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Editorial

S.F. Is a Mecca for Light Art

by Sura Wood

The seasonal Illuminate SF offers walking tours of the city’s impressive light art installations.

Every day from dusk to dawn, the world’s largest light sculpture is visible to millions of people on both sides of San Francisco Bay. ”The Bay Lights”—a dazzling, 25,000-white-LED light display on the western span of the San Francisco-Oakland Bay Bridge—was programmed and designed by artist Leo Villareal in 2013 to celebrate the bridge’s 75th anniversary. Although originally conceived as a two-year installation, it was made a permanent part of the visual landscape last year.

“The Bay Lights” is one of the more dramatic components of Illuminate SF, a festival of light art projects on display throughout San Francisco; some are permanent or temporary public artworks, others are installations in museums, office buildings and hotel lobbies, some are on the street. They can be discovered as you stroll through a dozen city neighborhoods, from the Embarcadero, North Beach, Civic Center, SoMA and Mission Bay to the Bayview, Inner Sunset and Mission District. Illuminate SF’s Fourth Annual Festival of Light showcases 35 light art installations throughout the city, with guided walking and bike tours, artist talks and other events, most of which are free.

“What’s different about San Francisco, in comparison to other cities, is that we’re starting to amass a treasure trove of world-class public permanent light art that people can see year round,” says Lisa Hasenbalg, senior director of Arts & Culture Strategy at SF Travel, which organizes the festival. “Rather than light projections, which are amazing and very ‘wow,’ our festival is not just one piazza or neighborhood that suddenly erupts in a visual spectacle of projections and video. San Francisco is a walking gallery of light; it’s as if the city itself is a museum and these light art installations are the exhibits.”

“Murmur Wall” is among the artworks many locals have likely encountered. An interactive, undulating lattice of bent steel, purple-colored acrylic tubing, digital displays and electronics, it sits outside the entrance to Yerba Buena Center for the Arts. Its creators, Future Cities Lab, describe it as “an artificially intelligent, anticipatory architecture that reveals what the city is whispering, thinking and feeling.” Inside the three-story lobby of the W Hotel, about a five-minute hike from YBCA, “Lumina,” a luminous, otherworldly 27-foot, pod-shaped sculpture, looms overhead. Conjuring visions of cosmic star clouds or lavender bioluminescent creatures of the deep, this brainchild of the MADLAB design studio is fashioned from translucent fiberglass threaded with more than 7,000 fiber optic strands.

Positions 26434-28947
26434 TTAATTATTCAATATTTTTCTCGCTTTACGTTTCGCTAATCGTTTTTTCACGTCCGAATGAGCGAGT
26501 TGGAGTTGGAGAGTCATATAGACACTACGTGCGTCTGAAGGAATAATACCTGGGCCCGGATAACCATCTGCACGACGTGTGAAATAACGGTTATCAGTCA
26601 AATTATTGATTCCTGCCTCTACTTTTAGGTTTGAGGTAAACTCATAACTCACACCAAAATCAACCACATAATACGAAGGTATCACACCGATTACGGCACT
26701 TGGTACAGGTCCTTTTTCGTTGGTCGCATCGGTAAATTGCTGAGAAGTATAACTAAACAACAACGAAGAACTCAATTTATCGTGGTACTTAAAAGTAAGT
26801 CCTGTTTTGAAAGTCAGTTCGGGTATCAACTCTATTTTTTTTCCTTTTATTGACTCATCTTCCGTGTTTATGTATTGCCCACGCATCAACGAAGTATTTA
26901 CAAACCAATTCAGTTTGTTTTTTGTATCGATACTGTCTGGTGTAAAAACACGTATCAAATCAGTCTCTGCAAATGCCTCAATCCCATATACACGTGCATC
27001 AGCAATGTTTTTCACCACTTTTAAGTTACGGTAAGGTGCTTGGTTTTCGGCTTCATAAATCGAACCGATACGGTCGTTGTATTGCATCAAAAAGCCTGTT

The Murmur Wall

Every day from dusk to dawn, the world’s largest light sculpture is visible to millions of people on both sides of San Francisco Bay. ”The Bay Lights”—a dazzling, 25,000-white-LED light display on the western span of the San Francisco-Oakland Bay Bridge—was programmed and designed by artist Leo Villareal in 2013 to celebrate the bridge’s 75th anniversary. Although originally conceived as a two-year installation, it was made a permanent part of the visual landscape last year.

“The Bay Lights” is one of the more dramatic components of Illuminate SF, a festival of light art projects on display throughout San Francisco; some are permanent or temporary public artworks, others are installations in museums, office buildings and hotel lobbies, some are on the street. They can be discovered as you stroll through a dozen city neighborhoods, from the Embarcadero, North Beach, Civic Center, SoMA and Mission Bay to the Bayview, Inner Sunset and Mission District. Illuminate SF’s Fourth Annual Festival of Light showcases 35 light art installations throughout the city, with guided walking and bike tours, artist talks and other events, most of which are free.

“What’s different about San Francisco, in comparison to other cities, is that we’re starting to amass a treasure trove of world-class public permanent light art that people can see year round,” says Lisa Hasenbalg, senior director of Arts & Culture Strategy at SF Travel, which organizes the festival. “Rather than light projections, which are amazing and very ‘wow,’ our festival is not just one piazza or neighborhood that suddenly erupts in a visual spectacle of projections and video. San Francisco is a walking gallery of light; it’s as if the city itself is a museum and these light art installations are the exhibits.”